Severn Trent Water fined £2 million for ‘reckless’ pollution

Severn Trent Water has been ordered to pay a fine of £2,072,000 for allowing huge amounts of raw sewage to discharge into the River Trent from Strongford Wastewater Treatment Works (WTW) near Stoke-on-Trent, Staffordshire, between November 2019 and February 2020. 

In a case brought by the Environment Agency at Cannock Magistrates, Stafford, on Monday 19 February 2024, District Judge Kevin Grego concluded that there was a reckless failure by the company to have in place and implement a proper system of contingency planning.

The company had pleaded guilty at a previous hearing to two charges of illegally discharging raw sewage. The judge fined the company £1,072,000 and £1,000,000 plus costs of £16,476.67 and a victim’s surcharge of £181.

The court heard that over the course of the incident approximately 470 million litres of raw sewage was discharged, approximately 260 million of this illegally as it was in contravention of the conditions of the Environmental Permit.

On 14 February 2020 a report was received by the Environment Agency from Severn Trent Water that there was an issue with the screw pumps at the inlet to Strongford WTW.

It said that two of the three pumps had failed, and this was causing crude sewage to go to the storm overflow and from there to the River Trent.

It became apparent that one of the screw pumps had previously failed back in December 2019 due to a gear box malfunction and a replacement was in the process of being made in Germany as there was no supplier in the UK.

The court was told that Flow to Full Treatment (level of sewage and rain, or flow, that a sewage treatment works must treat before it is permitted to discharge) limits had been altered manually by staff at Strongford WTW and with the full knowledge of the site manager.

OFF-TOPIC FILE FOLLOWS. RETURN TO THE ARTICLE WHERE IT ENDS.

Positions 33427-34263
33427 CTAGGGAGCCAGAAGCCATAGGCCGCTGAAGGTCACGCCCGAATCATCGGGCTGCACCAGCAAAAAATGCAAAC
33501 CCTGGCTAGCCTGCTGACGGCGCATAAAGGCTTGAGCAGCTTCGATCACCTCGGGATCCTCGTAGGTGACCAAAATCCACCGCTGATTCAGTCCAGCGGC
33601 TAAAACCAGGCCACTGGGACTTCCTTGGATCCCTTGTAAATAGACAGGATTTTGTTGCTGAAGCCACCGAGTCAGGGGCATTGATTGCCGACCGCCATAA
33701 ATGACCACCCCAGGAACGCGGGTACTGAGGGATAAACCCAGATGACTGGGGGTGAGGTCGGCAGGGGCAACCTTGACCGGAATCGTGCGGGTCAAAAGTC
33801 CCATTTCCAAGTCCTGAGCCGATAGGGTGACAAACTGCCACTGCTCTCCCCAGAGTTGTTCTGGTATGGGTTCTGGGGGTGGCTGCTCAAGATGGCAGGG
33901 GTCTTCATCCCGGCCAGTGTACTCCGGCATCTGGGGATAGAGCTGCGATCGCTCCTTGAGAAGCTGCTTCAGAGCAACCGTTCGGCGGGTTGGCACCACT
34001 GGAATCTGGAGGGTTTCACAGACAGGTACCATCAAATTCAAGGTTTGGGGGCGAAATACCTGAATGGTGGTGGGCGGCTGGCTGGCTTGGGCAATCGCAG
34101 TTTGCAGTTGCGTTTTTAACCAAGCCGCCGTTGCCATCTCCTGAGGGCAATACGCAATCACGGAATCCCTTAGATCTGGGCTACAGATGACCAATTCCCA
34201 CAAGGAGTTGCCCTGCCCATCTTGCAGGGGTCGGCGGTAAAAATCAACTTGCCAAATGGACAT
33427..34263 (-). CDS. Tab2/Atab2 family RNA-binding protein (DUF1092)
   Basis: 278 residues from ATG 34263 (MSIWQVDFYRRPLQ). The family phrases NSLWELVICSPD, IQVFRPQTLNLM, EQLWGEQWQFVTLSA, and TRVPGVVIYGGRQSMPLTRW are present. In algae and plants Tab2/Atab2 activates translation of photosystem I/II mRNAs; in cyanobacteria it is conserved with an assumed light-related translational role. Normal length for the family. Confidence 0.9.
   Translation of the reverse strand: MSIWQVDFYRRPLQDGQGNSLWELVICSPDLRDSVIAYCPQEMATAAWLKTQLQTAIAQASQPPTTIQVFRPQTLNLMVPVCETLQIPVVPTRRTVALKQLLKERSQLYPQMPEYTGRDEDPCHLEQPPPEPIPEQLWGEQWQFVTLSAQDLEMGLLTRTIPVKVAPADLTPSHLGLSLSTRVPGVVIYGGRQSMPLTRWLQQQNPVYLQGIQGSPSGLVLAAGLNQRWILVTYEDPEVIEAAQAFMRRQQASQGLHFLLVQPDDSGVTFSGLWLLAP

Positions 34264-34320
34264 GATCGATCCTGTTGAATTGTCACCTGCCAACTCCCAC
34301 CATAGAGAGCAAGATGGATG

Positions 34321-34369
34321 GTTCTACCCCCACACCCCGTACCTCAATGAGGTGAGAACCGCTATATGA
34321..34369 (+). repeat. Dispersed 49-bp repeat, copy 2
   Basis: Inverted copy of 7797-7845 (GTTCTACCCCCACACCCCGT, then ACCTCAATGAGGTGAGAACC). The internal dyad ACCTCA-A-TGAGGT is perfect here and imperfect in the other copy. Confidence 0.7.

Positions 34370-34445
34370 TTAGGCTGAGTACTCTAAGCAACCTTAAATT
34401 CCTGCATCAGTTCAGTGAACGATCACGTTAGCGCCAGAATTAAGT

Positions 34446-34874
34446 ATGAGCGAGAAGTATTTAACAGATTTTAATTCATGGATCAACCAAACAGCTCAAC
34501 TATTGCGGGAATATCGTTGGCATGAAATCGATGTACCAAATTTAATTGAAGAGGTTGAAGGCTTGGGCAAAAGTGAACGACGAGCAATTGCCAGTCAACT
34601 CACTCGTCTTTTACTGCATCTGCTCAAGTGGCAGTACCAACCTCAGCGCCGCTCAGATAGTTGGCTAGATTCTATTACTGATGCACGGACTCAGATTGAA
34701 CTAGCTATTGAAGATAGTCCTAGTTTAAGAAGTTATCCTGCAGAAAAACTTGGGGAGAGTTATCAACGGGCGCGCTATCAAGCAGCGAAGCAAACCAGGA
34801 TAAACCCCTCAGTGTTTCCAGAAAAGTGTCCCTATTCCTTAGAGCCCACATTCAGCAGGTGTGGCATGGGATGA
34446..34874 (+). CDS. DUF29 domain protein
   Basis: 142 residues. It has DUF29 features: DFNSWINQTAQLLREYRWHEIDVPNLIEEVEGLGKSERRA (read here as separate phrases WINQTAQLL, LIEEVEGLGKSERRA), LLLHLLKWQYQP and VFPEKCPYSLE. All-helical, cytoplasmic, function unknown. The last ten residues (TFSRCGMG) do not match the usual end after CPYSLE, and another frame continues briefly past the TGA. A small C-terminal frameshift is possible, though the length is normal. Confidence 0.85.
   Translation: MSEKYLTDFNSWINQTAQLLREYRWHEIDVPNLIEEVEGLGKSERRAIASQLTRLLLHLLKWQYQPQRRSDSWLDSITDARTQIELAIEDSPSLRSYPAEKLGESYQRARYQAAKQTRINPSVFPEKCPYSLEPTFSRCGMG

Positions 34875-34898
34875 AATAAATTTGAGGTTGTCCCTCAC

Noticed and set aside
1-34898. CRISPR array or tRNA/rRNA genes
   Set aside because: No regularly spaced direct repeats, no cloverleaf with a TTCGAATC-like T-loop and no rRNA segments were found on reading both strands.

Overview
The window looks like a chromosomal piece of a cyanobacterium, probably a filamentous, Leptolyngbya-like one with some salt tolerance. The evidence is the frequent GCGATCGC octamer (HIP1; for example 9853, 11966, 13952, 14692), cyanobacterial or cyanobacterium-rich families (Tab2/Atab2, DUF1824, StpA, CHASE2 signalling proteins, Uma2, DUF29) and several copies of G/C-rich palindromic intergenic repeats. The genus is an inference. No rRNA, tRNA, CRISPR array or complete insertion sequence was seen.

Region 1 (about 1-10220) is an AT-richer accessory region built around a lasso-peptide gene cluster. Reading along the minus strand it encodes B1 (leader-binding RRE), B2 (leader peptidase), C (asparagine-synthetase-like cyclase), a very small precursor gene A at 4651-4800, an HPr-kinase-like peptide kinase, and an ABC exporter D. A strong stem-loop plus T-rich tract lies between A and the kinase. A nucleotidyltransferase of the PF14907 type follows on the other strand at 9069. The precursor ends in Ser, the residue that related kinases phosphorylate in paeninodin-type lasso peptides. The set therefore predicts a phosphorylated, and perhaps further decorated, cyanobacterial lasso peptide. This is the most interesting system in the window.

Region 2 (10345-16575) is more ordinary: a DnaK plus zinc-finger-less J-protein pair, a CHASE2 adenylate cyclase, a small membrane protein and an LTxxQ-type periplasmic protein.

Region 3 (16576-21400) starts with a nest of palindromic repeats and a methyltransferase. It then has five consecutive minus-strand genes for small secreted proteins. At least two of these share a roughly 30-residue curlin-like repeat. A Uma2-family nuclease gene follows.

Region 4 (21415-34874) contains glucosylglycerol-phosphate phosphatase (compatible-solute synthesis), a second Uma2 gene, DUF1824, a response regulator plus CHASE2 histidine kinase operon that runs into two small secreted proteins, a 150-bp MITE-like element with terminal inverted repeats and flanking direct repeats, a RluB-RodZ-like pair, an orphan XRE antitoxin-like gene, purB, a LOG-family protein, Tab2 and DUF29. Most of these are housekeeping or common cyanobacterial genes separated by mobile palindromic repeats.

This was evidenced within Severn Trent Water’s own logbooks for the site and had been happening for some time. This was a breach of the environmental permit and changes to the FFT limits were recorded on 18 different dates between November 2019 to February 2020.

A second pump then failed on 14 February 2020 again due to an issue with the gearbox. This meant that there was only one functioning pump and this couldn’t cope with any increases in rainfall, increases that caused sewage to prematurely overflow into the river.

During this incident approximately 700–1000 litres per second of untreated sewage discharged into the River Trent.

It was pure good luck that levels in the river were high due to Storm Ciara and as a result the impact was reduced. A similar pollution incident at a downstream pumping station had previously led to a major fish kill.

However, it took five days for the site to come back into compliance, as an emergency pump had to be sent from Holland.

The judge said the submissions by Severn Trent were “Panglossian” (extremely optimistic) and he added:

“The risk as set out above was real. The amount of untreated sewage over more than five days flowing into the water system was enormous.

“Those who live in the affected area and pay STW to provide clean drinking water and safely treat sewage would not consider it to be otherwise.”

The incident was further compounded by Storm Dennis which arrived on 15 February 2020.

Robbie Moore, the Minister for Water and Rural Growth, said:

“It is absolutely right that those who damage our natural environment pay for their actions.

“No-one should profit from illegal behaviour and that’s why last week we announced a crackdown on bonuses for water company bosses.

“Severn Trent’s fine will be put into our Water Restoration Fund, which will channel money directly back into projects that improve water quality. And through our Plan for Water we are delivering more investment, stronger regulation and tougher enforcement – ensuring those who pollute our waters are held to account.”

Adam Shipp, a Senior Environment Officer at the Environment Agency and who led the investigation, said: 

“Severn Trent were fortunate that this incident did not cause a catastrophic pollution in the Trent as the river already had high flows when the discharge occurred.

“Our investigation showed that their contingency plans were woefully inadequate with a major pump being out of action for 52 days prior to the incident.

“Even though Severn Trent knew Storm Clara and Storm Dennis were about to arrive they did not think to proactively source alternative pumps and get them to site.

“When the second of the three pumps failed it made sourcing and installing a replacement pump very difficult and as a consequence the works was not properly functioning for another five days and eight hours.

“This is not the sort of response we would expect to see from a professional multi-national company and as a consequence they have now put in place on site measures to ensure that an incident like this does not happen again.”

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